Setting A Unified Course For Solar Energy In California

The cost of solar energy is falling rapidly as researchers such as this former UC Santa Cruz student discover more efficient technology, and as its use becomes more widespread. But there is another way to help cut costs, and the federal government is spending money to help it along.

Estimates vary, but studies show that planning, siting and the permit process at the local levels could add significantly - as much as 50 percent - to the cost of installing solar. Reducing those expenses would decrease the price of solar even more, and possibly spur its use. Read more here in Environmental Leader.

The government's Rooftop Solar Challenge is looking into ways to do that, and a team led by Washington State Department of Commerce received a grant to find ways to streamline and cut red tape in its region. Read more in this Seattle Post-Intelligencer story.

Varying regulations and cost structures are having an effect on companies eager to cash in on California's ambitious 33 percent renewables standard, which, according to this story by AP reporter Tracie Cone, would require about 100,000 acres of solar arrays. That is why the California County Planning Directors' Association (CCPDA) has a task force of various stakeholders attempting to develop a model "streamline" ordinance that all counties could use. Here's more on those efforts.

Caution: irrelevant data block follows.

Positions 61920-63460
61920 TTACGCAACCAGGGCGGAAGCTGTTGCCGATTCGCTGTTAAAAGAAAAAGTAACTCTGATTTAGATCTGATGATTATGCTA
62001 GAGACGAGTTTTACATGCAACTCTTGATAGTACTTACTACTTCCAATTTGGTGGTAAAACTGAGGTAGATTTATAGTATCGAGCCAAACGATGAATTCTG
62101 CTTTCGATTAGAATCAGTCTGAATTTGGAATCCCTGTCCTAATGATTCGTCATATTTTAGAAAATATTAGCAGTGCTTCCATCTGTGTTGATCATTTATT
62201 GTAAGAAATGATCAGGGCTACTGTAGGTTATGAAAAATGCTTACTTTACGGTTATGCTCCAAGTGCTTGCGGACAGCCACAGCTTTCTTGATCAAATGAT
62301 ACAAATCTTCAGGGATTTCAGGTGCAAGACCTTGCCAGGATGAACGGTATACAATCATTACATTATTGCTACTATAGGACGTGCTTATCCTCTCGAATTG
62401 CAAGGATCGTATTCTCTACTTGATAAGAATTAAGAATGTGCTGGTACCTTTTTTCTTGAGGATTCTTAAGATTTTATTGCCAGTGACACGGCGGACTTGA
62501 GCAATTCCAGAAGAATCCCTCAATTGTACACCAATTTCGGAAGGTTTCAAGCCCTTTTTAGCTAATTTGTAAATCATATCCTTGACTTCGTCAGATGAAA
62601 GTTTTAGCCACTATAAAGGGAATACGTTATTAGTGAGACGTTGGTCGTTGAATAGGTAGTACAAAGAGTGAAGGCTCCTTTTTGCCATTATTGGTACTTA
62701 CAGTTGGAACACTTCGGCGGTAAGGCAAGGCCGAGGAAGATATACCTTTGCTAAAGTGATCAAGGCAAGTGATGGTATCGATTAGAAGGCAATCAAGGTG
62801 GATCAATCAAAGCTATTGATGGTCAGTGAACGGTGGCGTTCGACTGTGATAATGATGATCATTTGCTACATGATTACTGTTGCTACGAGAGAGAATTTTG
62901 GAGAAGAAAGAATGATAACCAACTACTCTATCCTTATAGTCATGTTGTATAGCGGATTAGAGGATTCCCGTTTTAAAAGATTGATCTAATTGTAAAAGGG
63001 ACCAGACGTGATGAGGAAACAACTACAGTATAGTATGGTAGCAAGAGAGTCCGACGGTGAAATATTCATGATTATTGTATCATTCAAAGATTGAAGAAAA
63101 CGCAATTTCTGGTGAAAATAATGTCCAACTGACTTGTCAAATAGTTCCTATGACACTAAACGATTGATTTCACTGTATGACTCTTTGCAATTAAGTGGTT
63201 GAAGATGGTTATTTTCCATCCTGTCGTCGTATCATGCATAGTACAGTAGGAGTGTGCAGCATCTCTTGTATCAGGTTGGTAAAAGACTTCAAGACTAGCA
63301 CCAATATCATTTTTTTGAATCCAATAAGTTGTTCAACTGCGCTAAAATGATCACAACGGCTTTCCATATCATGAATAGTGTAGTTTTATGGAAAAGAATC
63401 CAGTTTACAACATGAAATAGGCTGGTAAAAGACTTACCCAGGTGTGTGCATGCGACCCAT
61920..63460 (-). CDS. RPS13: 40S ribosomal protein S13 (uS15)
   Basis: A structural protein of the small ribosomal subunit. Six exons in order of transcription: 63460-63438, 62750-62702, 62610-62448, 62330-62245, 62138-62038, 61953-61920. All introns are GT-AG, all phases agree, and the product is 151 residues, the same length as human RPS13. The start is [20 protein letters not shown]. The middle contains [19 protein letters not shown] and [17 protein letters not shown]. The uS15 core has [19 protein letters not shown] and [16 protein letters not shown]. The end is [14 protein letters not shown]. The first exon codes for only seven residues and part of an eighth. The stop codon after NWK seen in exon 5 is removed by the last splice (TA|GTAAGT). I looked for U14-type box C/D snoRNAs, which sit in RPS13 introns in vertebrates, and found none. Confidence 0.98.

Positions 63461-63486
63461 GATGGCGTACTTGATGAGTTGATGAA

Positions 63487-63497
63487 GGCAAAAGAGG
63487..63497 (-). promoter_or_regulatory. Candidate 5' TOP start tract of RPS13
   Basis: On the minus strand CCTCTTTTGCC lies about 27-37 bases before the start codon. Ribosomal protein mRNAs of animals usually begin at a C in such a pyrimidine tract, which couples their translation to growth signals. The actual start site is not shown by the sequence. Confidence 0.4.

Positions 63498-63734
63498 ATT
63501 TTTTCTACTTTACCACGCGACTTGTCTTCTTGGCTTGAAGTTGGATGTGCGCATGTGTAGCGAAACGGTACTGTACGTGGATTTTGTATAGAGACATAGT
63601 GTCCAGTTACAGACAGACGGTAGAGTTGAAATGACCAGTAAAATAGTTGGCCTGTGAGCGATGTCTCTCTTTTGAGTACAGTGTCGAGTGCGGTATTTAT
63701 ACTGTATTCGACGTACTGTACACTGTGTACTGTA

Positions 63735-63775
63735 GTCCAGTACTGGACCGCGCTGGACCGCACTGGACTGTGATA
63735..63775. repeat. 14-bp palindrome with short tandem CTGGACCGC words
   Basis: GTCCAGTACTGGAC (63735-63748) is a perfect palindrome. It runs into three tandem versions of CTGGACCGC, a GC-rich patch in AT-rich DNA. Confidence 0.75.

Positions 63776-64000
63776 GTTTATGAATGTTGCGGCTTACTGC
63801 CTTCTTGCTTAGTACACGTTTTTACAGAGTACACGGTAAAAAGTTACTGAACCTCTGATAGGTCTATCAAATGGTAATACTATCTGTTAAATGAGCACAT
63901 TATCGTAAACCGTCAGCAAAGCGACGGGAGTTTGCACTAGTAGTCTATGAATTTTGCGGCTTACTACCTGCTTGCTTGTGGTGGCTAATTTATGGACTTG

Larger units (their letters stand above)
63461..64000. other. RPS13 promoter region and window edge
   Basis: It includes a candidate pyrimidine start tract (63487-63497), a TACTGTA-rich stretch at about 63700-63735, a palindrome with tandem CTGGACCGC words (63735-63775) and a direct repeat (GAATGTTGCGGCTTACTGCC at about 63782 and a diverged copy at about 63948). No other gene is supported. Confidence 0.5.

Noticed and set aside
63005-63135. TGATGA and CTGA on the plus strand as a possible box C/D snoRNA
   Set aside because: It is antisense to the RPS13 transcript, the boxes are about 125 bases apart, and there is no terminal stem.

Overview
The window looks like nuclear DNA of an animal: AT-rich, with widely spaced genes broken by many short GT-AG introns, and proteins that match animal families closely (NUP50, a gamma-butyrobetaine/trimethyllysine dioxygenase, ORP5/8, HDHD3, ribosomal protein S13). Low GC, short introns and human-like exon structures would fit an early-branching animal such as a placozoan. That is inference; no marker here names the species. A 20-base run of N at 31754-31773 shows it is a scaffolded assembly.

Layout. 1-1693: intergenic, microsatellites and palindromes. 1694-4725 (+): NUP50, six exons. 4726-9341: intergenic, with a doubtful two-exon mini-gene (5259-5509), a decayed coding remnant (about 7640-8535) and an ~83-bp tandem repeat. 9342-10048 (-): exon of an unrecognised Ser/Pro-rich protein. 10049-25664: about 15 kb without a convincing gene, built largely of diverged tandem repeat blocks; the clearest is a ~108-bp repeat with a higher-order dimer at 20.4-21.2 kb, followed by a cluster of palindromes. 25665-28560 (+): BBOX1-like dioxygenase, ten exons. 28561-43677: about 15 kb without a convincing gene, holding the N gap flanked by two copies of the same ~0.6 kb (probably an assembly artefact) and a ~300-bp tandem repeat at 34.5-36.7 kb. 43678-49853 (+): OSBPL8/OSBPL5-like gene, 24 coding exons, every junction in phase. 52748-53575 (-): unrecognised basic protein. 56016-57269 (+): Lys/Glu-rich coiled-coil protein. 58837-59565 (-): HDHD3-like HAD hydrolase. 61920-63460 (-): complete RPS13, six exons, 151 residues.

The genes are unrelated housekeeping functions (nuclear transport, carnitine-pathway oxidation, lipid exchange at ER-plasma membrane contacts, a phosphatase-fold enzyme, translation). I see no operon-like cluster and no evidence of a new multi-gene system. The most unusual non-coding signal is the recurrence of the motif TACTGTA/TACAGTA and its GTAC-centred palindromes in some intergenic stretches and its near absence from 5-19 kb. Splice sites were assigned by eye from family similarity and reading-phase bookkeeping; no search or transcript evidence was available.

A guidance document that is a companion to a draft of the model ordinance notes that, on average, 1 megawatt of solar energy requires approximately six acres of land. (1 MW provides electricity for around 750 homes.) In California, many of the permit applications for development of solar energy facilities are in rural areas and potentially involve agricultural lands and wildlife habitat.

"It was clear that there were a variety of strategies being used by counties that were creating confusion across county lines for the solar industry about the process, Agricultural land conversion/Williamson Act compatibility issues, general requirements and fees involved when applying for permits for the installation of Solar Energy Facilities," the CCPDA says on its web site.

Here's an example: This story notes that the impact fee in Kern County, where solar panel sizes determine the fee, is less than a $640 per acre fee proposed for large-scale projects in Riverside County.

Counties are treading carefully as they prepare individual planning ordinances for solar energy because of the potential conflict with farmers. Maybe a unified planning document would help resolve some of those issues.

Photo by Johan Bolhuis